By Kristen M. Foley
Picture a serious athlete. Now picture a serious artist. Not a lot of overlap, right?
But as you walk through any sporting goods store and look at all the amazing shapes and colors — or take some of those products out on the court and feel your performance soar — you’re bound to see that sports and art are a lot more alike than you thought back in high school.
Sherry Jones (CCAD 1992) is a thriving example. Now a senior industrial designer at Priority Designs, an award-winning and internationally active product design firm, Jones has for 20 years blended applied art and applied science in her ascending roles in the field. If you owe your success on the back nine to Nike Golf or TaylorMade, you have her to thank.
It all started out with art — and sports.
What made you choose industrial design as your career path?
Well, I just think we found each other. I was always the kid who gave the handmade gifts to family members for every occasion…things that I could make out of scraps of wood from my dad’s remodeling projects, tree branches and rocks from the backyard, and leftover paint from my brother’s model airplane kits. As I got older the gifts changed from small sculptures to landscape and still-life drawings and paintings.
But I wasn’t the kid who was known for doing art, because my other passion was sports. Any kind of sports: softball, basketball, football, soccer, BMX biking, swimming, tennis, golf, and every made-up backyard game.
My friends would also ask me to fix and customize their bikes; that’s what I would do in the winter to my bike, so it would feel like I got a brand new bike every spring. We didn’t have the money for new parts, so my brother and I would dumpster-dive after other kids would get new bikes for school, strip down the frames, pull off the good parts, and make “new” bikes.
It wasn’t until my sophomore year in high school that most people discovered my passion for art. That’s when I got accepted to Fort Hayes Career Center for Commercial Art.
When did you decide that CCAD was the next step for you?
On the first day of school my junior year, Mr. Hans Rietenbach told the class of 12 that we were all artists and would be for the rest of our lives. That comment really stuck with me. He was a huge influence on my path as an artist.
Two or three times that year he toured our class throughout CCAD to observe and critique the student work. The last building we toured was V-Hall; it had industrial design in the basement. It was then that I.D. and I found each other.
Are there moments since then that have confirmed your choice?
The cheesy answer is “every day.” One moment that stands out in my mind was the first open house at Priority Designs when my dad said to me, “You found the coolest job in the world. I can see by the look on your face you already know that, don’t you?”
What does your day-to-day work entail?
A normal day is managing the client accounts for which I’m point person: Nike Golf and Truth Hardware. Most of my clients tend to be in an active life category, which is anything that will get the body or mind moving.
I make sure their needs are met and we get to do everything possible we can for them. This involves proposal writing, project start-up meetings, team organizing, brainstorming, sketching, concept rendering, and presentations of the ideas to the client.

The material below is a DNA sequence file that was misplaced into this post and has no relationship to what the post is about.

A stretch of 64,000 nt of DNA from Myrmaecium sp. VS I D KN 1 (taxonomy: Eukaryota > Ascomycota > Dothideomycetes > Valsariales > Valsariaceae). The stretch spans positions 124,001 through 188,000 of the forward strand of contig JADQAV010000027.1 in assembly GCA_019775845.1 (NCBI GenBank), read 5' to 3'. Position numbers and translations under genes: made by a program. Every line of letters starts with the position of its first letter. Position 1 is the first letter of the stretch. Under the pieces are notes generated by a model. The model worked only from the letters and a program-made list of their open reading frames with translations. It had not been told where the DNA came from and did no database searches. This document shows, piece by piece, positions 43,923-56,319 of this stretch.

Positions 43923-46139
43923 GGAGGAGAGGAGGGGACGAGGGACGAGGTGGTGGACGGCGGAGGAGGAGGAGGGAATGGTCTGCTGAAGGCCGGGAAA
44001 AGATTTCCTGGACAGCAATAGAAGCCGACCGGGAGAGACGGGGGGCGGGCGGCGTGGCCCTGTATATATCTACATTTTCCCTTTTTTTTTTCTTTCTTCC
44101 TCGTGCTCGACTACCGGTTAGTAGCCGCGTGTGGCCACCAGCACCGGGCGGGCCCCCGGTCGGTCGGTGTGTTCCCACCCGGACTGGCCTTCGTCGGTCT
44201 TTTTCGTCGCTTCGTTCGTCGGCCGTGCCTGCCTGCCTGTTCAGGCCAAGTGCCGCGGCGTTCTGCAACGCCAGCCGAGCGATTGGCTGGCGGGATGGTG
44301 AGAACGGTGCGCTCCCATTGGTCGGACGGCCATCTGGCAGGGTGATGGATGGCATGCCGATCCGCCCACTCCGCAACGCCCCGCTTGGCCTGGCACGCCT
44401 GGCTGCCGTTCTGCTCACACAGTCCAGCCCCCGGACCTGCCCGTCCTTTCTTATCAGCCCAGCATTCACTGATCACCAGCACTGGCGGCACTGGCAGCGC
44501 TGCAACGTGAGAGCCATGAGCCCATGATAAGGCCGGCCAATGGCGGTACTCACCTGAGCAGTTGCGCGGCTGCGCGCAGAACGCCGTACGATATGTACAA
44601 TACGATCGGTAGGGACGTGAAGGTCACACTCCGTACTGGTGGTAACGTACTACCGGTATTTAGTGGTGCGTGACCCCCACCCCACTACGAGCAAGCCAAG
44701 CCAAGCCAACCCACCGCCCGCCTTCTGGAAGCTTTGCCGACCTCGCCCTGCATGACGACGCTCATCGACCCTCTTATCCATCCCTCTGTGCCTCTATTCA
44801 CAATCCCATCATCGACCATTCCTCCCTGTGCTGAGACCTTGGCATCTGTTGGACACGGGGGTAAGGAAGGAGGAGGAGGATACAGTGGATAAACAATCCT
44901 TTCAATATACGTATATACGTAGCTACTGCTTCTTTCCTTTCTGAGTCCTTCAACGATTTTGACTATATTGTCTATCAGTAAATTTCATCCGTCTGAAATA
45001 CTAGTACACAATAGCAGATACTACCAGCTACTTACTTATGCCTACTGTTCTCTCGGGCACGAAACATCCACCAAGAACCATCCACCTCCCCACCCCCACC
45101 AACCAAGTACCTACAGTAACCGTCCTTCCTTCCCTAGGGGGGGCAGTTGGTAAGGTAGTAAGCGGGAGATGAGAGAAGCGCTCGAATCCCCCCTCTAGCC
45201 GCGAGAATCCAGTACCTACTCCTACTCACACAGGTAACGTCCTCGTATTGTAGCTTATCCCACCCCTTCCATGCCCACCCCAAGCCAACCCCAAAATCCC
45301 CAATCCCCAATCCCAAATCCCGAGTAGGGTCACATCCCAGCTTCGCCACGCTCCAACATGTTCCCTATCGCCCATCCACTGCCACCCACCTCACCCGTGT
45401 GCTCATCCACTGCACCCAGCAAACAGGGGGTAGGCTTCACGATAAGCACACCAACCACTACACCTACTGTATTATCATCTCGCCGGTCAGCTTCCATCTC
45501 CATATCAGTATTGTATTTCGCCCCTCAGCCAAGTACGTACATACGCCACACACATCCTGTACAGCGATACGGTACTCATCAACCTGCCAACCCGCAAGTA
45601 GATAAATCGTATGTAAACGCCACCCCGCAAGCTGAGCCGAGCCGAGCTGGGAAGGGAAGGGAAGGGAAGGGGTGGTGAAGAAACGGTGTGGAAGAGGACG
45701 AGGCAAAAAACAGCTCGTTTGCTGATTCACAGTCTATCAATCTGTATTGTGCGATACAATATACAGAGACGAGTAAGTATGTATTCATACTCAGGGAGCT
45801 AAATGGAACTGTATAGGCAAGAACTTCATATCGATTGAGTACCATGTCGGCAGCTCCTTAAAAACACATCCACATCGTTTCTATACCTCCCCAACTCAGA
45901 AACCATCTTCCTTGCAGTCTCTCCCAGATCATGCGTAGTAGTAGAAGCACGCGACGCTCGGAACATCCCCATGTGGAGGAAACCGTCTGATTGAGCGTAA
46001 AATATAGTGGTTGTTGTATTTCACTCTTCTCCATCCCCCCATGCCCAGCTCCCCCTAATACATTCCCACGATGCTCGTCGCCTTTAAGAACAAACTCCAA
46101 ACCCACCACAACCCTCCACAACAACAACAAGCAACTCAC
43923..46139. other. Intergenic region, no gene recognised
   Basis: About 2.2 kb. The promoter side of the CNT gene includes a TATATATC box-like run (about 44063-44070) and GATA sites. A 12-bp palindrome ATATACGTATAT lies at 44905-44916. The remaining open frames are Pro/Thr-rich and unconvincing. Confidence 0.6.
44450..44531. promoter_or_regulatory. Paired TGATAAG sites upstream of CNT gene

Everyone here at Priority Designs also has the responsibility of assisting their co-workers in meeting their deadlines in a timely manner. This means I may be in the shop working on models, photographing a finished prototype, running out to a store to do research, putting the final touches on a presentation.
How did your education prepare you for this?
CCAD honed all my talents — from sketching and model making to critiquing and presenting.
Any advice for current students?
Believe in yourself, but remain humble because everyone can and will teach you something.
Be able to sketch in 3D fast, readable, and understandable. Have an understanding of how things are made and what materials should be used. And expect your “to-do list” to change every 10 minutes.
Which daily tasks do you enjoy the most?
How about the aspect that I hate the most: proposal writing, because I’m dyslexic and a horrible typist! I save this until the evenings at home where I can focus.
What has been the most rewarding aspect of your career?
Being an employee at Priority Designs. [In particular right now, I’m working on a product that] will be world changing in the sporting goods industry. It will be everywhere when it’s done. It’s moving along rapidly, and it will be the coolest project I’ve ever been a part of.
A urinal. Having to interview my other coworkers, clients, and family members on the use of this was interesting.
What challenges have you faced as a woman in this occupation?
I’m fortunate that I’ve not experienced any challenges because of my gender.
What skills must an industrial designer pay attention to that a fine artist or illustrator might not need?
One task designers have to do is make something “better.” So always question everything: why do we do a task like that, why do you make it like that? Then ask: can we do this?
Published in print twice a year, CCAD’s IMAGE magazine shares stories about our creative community, whether here in Columbus or around the world—what we’re doing, thinking, and planning next. The IMAGE blog brings those stories online for transmission at the click of a mouse.